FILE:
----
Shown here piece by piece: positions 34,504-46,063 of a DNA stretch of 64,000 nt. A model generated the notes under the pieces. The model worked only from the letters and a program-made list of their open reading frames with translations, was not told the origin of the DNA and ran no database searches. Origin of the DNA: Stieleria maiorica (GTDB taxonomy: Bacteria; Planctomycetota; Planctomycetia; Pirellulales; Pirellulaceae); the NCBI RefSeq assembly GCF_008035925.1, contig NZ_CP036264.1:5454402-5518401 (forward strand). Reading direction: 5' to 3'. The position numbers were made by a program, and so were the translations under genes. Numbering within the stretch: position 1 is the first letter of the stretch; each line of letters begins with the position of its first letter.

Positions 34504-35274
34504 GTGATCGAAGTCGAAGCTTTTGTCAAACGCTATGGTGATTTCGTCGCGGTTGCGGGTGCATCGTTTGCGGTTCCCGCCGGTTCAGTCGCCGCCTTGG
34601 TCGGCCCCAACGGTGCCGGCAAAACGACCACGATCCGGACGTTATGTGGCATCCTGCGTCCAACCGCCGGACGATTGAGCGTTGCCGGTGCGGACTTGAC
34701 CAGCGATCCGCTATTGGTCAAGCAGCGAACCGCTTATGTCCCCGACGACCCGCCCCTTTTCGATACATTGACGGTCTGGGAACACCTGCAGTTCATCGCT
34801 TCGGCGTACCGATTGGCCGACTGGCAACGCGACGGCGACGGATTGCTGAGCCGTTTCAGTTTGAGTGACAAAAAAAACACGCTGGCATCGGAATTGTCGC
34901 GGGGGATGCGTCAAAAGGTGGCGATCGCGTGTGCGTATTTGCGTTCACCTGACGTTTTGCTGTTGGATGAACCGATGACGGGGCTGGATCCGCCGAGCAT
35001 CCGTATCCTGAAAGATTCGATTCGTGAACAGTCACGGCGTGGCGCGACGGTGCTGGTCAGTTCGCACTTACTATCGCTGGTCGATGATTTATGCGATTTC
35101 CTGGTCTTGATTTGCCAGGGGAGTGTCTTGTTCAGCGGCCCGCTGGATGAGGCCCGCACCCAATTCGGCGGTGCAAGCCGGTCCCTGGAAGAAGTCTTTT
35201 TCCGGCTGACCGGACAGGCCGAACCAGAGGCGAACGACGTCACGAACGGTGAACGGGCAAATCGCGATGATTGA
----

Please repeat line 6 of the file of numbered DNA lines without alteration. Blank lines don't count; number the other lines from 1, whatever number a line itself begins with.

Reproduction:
34801 TCGGCGTACCGATTGGCCGACTGGCAACGCGACGGCGACGGATTGCTGAGCCGTTTCAGTTTGAGTGACAAAAAAAACACGCTGGCATCGGAATTGTCGC